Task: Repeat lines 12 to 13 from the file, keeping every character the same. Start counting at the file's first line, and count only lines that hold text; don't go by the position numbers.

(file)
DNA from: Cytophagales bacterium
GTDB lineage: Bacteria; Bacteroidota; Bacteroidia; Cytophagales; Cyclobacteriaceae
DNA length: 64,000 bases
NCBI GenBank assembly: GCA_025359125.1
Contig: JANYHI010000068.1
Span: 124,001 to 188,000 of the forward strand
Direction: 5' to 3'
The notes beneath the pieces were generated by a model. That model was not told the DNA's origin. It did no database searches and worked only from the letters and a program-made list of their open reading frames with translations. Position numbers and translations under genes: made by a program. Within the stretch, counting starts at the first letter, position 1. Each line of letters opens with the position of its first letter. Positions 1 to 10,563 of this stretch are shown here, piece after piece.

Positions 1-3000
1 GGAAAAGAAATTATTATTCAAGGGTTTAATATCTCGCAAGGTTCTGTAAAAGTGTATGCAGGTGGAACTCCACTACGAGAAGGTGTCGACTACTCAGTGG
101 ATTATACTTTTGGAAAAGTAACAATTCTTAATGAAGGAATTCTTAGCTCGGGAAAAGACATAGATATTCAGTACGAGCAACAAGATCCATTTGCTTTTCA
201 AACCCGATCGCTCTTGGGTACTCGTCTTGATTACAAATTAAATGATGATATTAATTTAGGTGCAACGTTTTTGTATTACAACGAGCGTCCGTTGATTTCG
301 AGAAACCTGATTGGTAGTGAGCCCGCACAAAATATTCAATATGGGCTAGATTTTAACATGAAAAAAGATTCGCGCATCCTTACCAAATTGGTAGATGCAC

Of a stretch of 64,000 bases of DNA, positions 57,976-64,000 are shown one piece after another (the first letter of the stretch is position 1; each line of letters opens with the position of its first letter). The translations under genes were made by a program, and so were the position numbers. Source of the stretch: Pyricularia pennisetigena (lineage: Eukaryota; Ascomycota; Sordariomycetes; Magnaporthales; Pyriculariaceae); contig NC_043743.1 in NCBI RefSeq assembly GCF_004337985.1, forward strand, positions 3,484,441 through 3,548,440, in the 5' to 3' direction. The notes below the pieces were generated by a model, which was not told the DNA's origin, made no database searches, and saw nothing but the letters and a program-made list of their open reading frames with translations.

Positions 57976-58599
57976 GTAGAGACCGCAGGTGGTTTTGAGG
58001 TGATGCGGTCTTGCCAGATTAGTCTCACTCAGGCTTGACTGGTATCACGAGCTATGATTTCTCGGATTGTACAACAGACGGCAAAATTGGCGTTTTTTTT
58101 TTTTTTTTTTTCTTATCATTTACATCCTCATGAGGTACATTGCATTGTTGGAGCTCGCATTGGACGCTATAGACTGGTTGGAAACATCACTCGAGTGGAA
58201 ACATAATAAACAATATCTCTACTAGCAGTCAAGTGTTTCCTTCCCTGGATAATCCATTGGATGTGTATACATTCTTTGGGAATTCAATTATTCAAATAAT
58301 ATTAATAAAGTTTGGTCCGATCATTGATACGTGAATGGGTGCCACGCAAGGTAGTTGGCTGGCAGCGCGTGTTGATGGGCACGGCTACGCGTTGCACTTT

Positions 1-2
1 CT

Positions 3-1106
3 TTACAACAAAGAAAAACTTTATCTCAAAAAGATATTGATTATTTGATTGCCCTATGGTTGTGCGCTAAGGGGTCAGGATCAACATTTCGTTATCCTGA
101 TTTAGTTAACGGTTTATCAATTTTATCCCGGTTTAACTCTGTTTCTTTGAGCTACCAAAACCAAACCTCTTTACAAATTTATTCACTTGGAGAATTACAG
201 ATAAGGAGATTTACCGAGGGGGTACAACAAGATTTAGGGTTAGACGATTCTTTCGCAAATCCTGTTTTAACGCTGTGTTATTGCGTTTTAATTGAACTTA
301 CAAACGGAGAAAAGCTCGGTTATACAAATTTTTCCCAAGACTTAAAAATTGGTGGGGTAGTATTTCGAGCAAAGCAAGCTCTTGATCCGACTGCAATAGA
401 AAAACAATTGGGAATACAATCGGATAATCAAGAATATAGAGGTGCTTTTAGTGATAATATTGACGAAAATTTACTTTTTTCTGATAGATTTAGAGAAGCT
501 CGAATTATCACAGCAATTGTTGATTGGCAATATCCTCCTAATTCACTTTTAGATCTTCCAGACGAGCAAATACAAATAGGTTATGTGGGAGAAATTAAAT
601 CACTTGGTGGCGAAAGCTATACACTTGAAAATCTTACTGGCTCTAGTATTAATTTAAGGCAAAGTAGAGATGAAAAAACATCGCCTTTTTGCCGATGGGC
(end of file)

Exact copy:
201 AACCCGATCGCTCTTGGGTACTCGTCTTGATTACAAATTAAATGATGATATTAATTTAGGTGCAACGTTTTTGTATTACAACGAGCGTCCGTTGATTTCG
301 AGAAACCTGATTGGTAGTGAGCCCGCACAAAATATTCAATATGGGCTAGATTTTAACATGAAAAAAGATTCGCGCATCCTTACCAAATTGGTAGATGCAC